Social gatherings are a great place to share CBD-infused products and the benefits of cannabis-derived compounds without the seemingly-scary psychoactive effects of THC. We gather together to kick back and enjoy one another’s company, and CBD is an excellent social lubricant without a hangover or even a high. I like to brew a batch of my branded CBD Coffee to share when I have people over. Sharing a cup of CBD coffee invites my guests to connect with cannabis in the context of the familiar coffee ritual, with the added bonus of stimulating conversation, a chance to ask and answer questions, and an opportunity to help everyone relax.
On Consuming Cannabis as a Guest
So what if you’re attending a party instead of hosting it? You’re offered a drink, but you’d rather smoke that joint you rolled up while getting ready. It can feel awkward to decline a cocktail even when you aren’t looking to light up, but I’ve found that it’s best to just address the situation head on. I keep it simple, saying, “I’m better with cannabis.” After all, it’s the truth.
Then, ask if it’s OK if you can smoke a joint inside or outside the function. Keep it polite and straightforward, as well, but don’t get upset if they decline. It’s not your home, after all, and some people have strict landlords.
Whatever you choose to say, do it without passing judgement. No high horse, no reminder of just how many calories are in that sugar-filled margarita rimmed with dehydrating salt, no predictions about much better off you’ll be tomorrow. Just say thanks and make your preference for cannabis clear. If you happen to spark a conversation, all the better. Stay reasonable, honest, and authentic about which products you consume, how often, and why.
Be bold when you can and share how you feel. Ditch the decoy seltzer and lime and get used to letting people know that you’re high right now.. .and it’s amazing. When you’re open, honest, and true to yourself, your enthusiasm has the power to inspire others to rethink their beliefs about cannabis consumers.
On My Personal Cannabis Usage
In some way shape or form, I consume cannabis every day — and I’m not hiding it. As a result, I’ve heard that my daily use equals addiction. This could not be further from the truth, though there is contentious talk about cannabis dependency. My mom gets a decaf venti coffee with two Splendas every single day. Is that an addiction? Whether it’s coffee, yoga, a few late-afternoon squares of dark chocolate, or a glass of wine with dinner, we all have our daily rituals. Mine just happens to be cannabis. And guess what? It’s calorie-free, has an immediate mood-boosting effect, and it’s completely legal in my state and many others.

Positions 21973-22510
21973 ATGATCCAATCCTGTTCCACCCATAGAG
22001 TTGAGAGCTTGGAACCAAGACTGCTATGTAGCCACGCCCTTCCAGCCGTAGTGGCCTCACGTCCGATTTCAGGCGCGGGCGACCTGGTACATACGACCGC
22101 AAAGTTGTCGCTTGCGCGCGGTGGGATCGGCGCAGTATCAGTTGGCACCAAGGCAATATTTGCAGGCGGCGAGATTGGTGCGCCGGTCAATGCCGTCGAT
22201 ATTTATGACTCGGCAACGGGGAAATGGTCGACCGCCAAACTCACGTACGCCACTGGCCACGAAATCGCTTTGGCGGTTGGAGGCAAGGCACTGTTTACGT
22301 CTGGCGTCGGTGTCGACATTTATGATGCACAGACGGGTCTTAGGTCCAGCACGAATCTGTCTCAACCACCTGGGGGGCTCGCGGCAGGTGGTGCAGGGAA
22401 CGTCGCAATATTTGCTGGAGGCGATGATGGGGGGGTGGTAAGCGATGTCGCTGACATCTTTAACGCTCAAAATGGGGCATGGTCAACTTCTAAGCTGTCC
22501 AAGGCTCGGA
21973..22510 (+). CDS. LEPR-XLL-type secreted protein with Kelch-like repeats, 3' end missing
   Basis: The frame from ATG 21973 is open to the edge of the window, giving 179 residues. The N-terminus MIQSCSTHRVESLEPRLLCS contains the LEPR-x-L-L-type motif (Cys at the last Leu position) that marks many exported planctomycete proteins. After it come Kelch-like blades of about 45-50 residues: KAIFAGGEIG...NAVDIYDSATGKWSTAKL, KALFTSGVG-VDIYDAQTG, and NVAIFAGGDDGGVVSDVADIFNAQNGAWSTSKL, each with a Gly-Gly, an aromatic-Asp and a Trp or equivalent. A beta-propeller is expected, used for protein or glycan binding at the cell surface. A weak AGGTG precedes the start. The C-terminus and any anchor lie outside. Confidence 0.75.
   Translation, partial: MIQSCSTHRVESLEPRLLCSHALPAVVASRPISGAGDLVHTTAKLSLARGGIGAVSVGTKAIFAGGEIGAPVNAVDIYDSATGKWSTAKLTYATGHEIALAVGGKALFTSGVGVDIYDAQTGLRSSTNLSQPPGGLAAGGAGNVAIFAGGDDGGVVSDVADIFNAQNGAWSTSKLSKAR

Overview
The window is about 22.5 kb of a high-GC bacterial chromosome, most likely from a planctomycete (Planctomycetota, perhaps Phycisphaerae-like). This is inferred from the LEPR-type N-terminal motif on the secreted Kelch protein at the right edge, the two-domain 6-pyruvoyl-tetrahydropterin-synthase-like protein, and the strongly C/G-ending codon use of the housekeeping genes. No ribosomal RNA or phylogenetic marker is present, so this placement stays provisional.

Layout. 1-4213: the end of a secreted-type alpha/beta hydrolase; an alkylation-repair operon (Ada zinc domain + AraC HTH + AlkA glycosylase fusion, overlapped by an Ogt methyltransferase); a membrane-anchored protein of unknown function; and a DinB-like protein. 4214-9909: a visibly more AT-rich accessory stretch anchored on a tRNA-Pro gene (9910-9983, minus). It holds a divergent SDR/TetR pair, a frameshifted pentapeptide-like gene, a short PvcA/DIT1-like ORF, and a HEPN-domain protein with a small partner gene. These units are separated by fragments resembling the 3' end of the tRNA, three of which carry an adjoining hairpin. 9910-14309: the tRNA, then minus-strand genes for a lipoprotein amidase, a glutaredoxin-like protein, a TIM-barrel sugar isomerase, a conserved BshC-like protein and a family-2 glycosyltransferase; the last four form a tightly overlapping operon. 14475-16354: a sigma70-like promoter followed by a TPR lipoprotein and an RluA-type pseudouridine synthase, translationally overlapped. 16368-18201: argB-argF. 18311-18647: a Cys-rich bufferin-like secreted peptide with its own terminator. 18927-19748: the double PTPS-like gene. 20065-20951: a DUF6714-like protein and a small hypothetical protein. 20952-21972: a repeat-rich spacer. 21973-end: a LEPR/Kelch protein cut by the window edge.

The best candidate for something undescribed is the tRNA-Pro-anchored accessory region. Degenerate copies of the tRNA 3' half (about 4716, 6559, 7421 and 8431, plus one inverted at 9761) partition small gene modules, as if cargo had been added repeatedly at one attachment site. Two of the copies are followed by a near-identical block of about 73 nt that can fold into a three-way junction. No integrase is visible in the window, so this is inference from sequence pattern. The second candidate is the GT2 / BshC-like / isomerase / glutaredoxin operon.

Misinformation and judgement can be so frustrating. After all, we’re all just trying to live our lives. But I would encourage all of my fellow cannabis consumers to see the backwards comments and questions we hear as opportunities to change minds. We should assume that more often than not, someone who takes the time to say something about our choices is curious on some level.
Stock up on straightforward facts about the known benefits of cannabis from reputable sources like government reports or medical journals, as well as researched articles at reputable publications like MERRY JANE. That means decreased opioid deaths, increased tax revenue, hundreds of thousands of jobs, less potentially harmful prescription medications being taken by patients, and reductions in overall consumption among teens in legalized states. It doesn’t mean touting this amazing herb as a cure-all, or shaming anyone for their choices.
Meet people where they are. Evaluate their ability to be open-minded about cannabis and remember that conversation is a two-way street. The most compelling, best researched pro-cannabis arguments out there are nothing if you can’t connect with the person you’re speaking to. Listen without judgement, and build trust. Remember that you’re at a party, not a political rally. Instead of trying to convince or convert, simply think of your conversation as a turning point. If all else fails, just answer their questions honestly. You may be the first person they’ve had a chance to ask.
However you choose to fight the stigma surrounding cannabis, remember that every effort helps. Change is incremental, and after a decades-long campaign war of misinformation about cannabis, we have our work cut out for us. Stay brave, be true to yourself, and don’t forget to have fun.